05.07.2020
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Kid Rock's Honky Tonk restaurant cited for violating coronavirus reopening restrictions

Kid Rock’s Honky Tonk restaurant cited for violating coronavirus reopening restrictions

Kid Rock’s Honky Tonk restaurant was cited for violating Tennessee health ordinances upon reopening, but the operator of the establishment plans to fight the citation, claiming it is “selective prosecution.”

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A photo from inside the downtown Nashville bar showed hundreds patrons not following social distancing guidelines or wearing masks as they packed inside to listen to music Friday night, the Tennessean reported.

Metro Public Health Department Director Dr. Michael Caldwell reportedly delivered the citation to the establishment on Saturday for “serving people that were seated at the bar and for not observing proper social distancing inside the establishment” after receiving a complaint the previous night.

According to Nashville guidelines, restaurants and stores may reopen with 75 percent capacity as part of Phase Two, albeit while adhering to certain social distancing and facial covering guidelines. Bars that don’t serve food and clubs have not been permitted to reopen.

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Venues that allow live music are allowed to operate with a reduced capacity, and patrons and employees must practice social distancing and wear facial coverings. However, no dance floors are permitted and performers must play at a volume that still allows for employees and patrons to converse while keeping six feet of distance between them.

The establishment was said to have been in violation of Order 6, which requires restaurants to provide seats a proper distance away from each other, and to adhere to social distancing guidelines. The use of dance floors is also prohibited.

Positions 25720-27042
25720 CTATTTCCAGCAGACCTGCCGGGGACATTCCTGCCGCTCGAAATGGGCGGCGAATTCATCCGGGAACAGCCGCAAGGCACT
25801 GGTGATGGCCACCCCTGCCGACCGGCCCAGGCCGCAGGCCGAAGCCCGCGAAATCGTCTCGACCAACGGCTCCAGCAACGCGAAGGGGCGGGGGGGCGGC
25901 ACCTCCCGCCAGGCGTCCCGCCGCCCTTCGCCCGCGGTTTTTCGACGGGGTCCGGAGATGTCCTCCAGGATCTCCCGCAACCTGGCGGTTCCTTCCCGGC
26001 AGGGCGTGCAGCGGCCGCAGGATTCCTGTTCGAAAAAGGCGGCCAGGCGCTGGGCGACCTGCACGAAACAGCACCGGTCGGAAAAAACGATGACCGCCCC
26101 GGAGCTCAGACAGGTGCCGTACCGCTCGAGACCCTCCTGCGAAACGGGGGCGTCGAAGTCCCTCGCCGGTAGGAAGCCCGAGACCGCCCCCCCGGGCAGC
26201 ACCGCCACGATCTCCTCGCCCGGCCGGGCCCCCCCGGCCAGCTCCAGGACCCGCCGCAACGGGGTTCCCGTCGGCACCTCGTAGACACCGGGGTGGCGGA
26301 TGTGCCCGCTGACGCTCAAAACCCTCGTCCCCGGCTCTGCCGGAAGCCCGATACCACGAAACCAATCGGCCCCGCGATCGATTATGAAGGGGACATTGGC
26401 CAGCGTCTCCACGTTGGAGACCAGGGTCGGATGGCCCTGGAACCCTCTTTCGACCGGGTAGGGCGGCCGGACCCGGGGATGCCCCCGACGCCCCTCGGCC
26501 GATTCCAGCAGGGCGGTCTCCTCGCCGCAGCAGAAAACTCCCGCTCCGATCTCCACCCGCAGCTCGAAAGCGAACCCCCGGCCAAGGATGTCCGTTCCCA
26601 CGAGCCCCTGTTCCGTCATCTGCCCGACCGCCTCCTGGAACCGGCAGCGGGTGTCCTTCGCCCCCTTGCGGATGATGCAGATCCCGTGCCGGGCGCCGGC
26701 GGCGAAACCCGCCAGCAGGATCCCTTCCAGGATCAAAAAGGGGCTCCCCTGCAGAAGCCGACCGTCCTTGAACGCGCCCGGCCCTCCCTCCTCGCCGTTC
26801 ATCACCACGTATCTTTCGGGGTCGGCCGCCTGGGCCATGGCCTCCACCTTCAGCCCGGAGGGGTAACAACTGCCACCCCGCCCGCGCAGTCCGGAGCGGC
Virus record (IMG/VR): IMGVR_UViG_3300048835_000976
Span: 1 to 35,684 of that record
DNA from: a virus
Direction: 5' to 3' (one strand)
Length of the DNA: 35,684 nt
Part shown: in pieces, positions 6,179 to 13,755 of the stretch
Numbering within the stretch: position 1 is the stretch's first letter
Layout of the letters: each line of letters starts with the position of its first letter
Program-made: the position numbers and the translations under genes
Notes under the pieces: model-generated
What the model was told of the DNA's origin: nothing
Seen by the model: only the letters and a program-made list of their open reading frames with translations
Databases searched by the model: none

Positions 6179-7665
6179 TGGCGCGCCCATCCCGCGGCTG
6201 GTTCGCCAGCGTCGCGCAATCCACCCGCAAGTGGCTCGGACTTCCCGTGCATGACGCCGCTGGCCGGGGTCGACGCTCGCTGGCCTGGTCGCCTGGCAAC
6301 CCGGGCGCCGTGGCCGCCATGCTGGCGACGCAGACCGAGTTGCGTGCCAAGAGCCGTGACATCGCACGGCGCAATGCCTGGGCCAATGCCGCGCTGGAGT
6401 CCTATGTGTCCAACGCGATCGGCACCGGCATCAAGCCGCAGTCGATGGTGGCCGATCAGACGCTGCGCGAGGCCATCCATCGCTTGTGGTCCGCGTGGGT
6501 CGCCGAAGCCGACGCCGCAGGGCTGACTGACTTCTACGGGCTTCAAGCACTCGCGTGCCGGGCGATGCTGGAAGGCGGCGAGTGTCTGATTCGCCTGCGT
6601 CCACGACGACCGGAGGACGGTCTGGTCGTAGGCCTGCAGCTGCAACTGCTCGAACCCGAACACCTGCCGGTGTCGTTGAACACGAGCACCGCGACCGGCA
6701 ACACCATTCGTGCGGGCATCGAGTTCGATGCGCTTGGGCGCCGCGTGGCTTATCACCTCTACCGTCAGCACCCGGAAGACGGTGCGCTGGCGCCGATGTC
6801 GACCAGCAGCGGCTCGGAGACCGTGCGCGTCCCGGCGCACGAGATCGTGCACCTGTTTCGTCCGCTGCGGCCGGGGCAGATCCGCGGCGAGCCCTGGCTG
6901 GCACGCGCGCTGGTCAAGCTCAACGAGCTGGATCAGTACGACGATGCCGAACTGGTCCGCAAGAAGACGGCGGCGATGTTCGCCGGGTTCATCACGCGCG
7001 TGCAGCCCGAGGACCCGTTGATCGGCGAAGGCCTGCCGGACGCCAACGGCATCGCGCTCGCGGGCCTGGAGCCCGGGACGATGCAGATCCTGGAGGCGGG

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However, Steve Smith, owner of Kid Rock’s Honky Tonk, as well as Tootsie, Rippy’s and Honky Tonk Central, told the Tennessean that he plans to fight back, claiming the citation was “selective prosecution,” via a statement from his legal counsel, Brian Lewis. The restaurant has cited the Black Lives Matter protests as reason behind its claim.

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Venues that allow live music are allowed to operate with a reduced capacity and patrons, and employees must practice social distancing and wear facial coverings.

Venues that allow live music are allowed to operate with a reduced capacity and patrons, and employees must practice social distancing and wear facial coverings.
(iStock)

«We find it very unfair that Mayor (John) Cooper can encourage thousands of people to march with him in violation of his own phases, but he wants to hold the Nashville business community hostage,» Lewis said to the outlet. «We’re sick of it… It is so unfair. It’s a double standard being applied to us, and we’re tired of it.»

Lewis claimed the Honky Tonk, which was one of 13 Nashville businesses cited over the weekend, had been administering temperature checks and all employees were wearing masks. Still, Lewis added, «In our opinion, all Mayor Cooper’s phases were gone when he violated his own phases.»

Previously, the mayor had reportedly attended a rally where people were protesting the death of George Floyd on May 25 while in the custody of Minneapolis police officers.

Cooper has also defended the right to protest for his residents — including the protests against coronavirus shelter-in-place orders — as long as they maintain social distancing and wear masks. Many of those protesting for the Black Lives Matter cause were wearing masks, the Tennessean reports.

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The fine amount the business will face has yet to be determined.

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